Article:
The FDA has various enforcement tools at its disposal to deal with violations of an FDA regulation. The following sections provide summary information on the main FDA compliance actions and the type of penalties that may apply.
The federal agency performs many tasks in carrying out its compliance responsibilities. For instance, the FDA oversees product recalls, inspects manufacturing facilities, and monitors the implementation of preventive and corrective actions.
The FDA also conducts various activities in support of its compliance responsibilities short of taking action against a medical device. For example:
- the federal agency may hold informal, internal committee meetings to assess a particular issue of concern,
- the FDA may conduct device inquiries to determine whether more formal actions are needed,
- FDA’s laboratories may perform research in support of compliance and evaluation activities.
When a non-compliant device is discovered, the FDA has the authority to pursue various administrative actions and even resort to legal proceedings if the violation is severe enough and warrant the use of civil or criminal sanctions. The seriousness of the violation, the risks the offence may pose to the safe use of the device and the potential harm to the device user determine the type of compliance action to be taken. There are eleven FDA compliance actions worth mentioning, as follows:
#1. Untitled and Warning Letters
The issuing of an Untitled or Warning Letter is the first sign from the FDA that there is a compliance issue with a specific medical device. The recipients of these letters are individuals or entities in the US or foreign importers.
An FDA Warning Letter usually contains a list of all the actions and conditions that the agency considers violative. If the letter recipient fails to implement acceptable corrective measures, the agency may take legal action. However, if the conditions don’t rise to the level of possible legal actions, the agency typically sends an Untitled Letter to the concerned party.
#2. Mandatory recalls
If the FDA becomes aware of an issue with a marketed medical device through its own marketplace surveillance and from its own information sources, the agency is likely to request a recall of the product. If the manufacturer doesn’t comply with the request, the FDA usually orders the manufacturer to institute a mandatory recall based on the risk of injury or illness and/or gross consumer deception.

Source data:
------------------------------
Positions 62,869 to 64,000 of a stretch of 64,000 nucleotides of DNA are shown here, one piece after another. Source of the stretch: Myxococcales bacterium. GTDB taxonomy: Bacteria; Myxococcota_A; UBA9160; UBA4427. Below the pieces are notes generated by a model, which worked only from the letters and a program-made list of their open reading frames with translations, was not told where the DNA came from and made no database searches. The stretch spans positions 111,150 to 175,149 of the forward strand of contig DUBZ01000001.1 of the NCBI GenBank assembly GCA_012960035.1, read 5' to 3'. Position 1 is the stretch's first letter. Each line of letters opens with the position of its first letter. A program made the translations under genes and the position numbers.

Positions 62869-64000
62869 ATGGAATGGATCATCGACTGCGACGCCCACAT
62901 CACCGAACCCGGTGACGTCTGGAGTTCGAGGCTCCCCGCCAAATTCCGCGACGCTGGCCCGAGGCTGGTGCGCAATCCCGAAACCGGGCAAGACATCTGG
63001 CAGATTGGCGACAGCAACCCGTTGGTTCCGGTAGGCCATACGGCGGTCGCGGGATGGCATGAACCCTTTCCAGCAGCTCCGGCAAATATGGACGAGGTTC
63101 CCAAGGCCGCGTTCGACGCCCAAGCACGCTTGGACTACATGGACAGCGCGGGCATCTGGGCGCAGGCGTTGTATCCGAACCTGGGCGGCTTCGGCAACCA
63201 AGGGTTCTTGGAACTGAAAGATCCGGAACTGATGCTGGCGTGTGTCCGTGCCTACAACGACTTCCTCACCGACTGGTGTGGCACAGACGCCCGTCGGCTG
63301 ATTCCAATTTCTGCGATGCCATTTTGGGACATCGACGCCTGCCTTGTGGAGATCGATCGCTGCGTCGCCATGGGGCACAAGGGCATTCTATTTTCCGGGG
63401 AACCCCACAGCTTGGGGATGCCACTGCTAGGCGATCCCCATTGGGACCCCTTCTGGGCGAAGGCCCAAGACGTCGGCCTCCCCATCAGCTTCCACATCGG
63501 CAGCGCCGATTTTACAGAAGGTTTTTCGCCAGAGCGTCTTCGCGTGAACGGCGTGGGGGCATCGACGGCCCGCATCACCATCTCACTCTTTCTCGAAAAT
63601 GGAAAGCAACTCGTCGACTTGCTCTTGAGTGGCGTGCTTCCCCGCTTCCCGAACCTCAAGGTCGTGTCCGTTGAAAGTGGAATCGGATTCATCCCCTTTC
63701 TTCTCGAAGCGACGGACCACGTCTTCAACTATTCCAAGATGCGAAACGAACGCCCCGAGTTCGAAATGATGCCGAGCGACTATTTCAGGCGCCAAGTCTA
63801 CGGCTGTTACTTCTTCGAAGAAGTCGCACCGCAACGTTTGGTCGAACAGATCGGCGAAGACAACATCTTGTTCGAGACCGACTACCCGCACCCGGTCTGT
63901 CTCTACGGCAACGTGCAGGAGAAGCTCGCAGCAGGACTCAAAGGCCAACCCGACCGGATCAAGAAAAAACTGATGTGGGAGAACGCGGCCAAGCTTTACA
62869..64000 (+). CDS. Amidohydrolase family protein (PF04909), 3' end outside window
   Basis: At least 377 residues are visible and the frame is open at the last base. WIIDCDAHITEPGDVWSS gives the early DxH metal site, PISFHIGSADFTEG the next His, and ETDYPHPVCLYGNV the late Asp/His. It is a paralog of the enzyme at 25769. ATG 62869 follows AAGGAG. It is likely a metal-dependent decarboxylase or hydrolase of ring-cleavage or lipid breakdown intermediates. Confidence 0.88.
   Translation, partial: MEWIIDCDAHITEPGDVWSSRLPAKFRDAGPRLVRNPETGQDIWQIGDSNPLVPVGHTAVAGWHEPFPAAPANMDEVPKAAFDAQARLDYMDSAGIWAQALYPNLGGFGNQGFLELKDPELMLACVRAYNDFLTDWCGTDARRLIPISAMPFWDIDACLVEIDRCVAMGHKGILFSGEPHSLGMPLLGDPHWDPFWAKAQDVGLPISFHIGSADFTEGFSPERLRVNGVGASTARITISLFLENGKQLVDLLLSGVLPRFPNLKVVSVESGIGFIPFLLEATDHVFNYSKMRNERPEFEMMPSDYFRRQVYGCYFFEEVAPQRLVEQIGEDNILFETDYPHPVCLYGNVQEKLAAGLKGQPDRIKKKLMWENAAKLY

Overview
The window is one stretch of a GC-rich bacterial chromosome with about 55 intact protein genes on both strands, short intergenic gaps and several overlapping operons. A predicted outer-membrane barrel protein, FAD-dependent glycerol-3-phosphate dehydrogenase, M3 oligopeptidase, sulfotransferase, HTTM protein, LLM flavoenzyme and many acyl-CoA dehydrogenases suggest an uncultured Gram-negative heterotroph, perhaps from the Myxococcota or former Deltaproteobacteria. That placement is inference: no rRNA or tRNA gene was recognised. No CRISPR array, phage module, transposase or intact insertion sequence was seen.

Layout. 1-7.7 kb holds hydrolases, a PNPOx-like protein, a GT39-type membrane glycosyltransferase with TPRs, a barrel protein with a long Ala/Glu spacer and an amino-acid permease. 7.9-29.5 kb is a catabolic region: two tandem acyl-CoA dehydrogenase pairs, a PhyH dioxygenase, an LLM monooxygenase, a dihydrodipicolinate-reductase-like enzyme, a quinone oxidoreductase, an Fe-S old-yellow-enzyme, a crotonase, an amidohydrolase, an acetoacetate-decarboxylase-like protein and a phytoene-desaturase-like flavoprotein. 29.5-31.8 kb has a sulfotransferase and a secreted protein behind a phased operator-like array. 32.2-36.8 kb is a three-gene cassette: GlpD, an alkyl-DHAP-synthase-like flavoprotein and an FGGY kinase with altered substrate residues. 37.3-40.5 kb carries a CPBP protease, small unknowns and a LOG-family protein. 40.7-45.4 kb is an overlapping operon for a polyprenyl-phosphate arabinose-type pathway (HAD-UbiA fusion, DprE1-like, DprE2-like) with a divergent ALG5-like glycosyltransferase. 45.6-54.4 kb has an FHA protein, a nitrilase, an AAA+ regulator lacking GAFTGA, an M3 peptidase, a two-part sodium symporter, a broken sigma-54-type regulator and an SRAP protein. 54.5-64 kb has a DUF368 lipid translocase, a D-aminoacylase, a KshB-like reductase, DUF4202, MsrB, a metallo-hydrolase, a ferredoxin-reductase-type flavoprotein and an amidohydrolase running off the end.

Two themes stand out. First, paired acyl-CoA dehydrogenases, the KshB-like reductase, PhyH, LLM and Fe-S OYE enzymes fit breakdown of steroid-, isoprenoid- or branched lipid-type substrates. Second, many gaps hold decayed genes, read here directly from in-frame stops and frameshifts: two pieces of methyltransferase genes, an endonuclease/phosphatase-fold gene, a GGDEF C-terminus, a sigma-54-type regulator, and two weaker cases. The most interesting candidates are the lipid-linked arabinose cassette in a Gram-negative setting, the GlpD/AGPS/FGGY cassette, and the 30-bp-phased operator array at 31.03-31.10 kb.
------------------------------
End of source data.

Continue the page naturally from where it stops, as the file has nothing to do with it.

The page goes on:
During a product recall, the FDA’s role is to review and guide the manufacturer conducting the recall. The agency monitors the process to assure that the corrections are appropriate and sufficient. The time frame for the recall activities is usually very short, often only hours or days. When the FDA determines that the recall strategy is implemented successfully, the recall is terminated.
#3. Notification, Repair, Replace or Refund
The FDA uses this compliance action to obligate a manufacturer to notify users of defective, fraudulent, or otherwise hazardous products and assure that such products in the hands of users are repaired, replaced, or refunded.
In this regard, the agency may order manufacturers, importers, or suppliers to repair, replace or refund the purchase price of a device that presents unreasonable health risks. However, beforehand, the FDA must determine that:
- the product represents an unreasonable risk of substantial harm to public health and is not designed and produced in accordance with the relevant regulations.
- the risk is not due to the device’s negligent installation, maintenance, repair, or use by the user
- notification alone is insufficient, and repair, replacement, or refund is necessary.
Disqualification is a severe action that the federal agency doesn’t take lightly or frequently. The FDA may disqualify a person (e.g. clinical investigator), a clinical site, a test laboratory, or an IRB or its parent institution. This type of FDA compliance actions is taken in the following cases: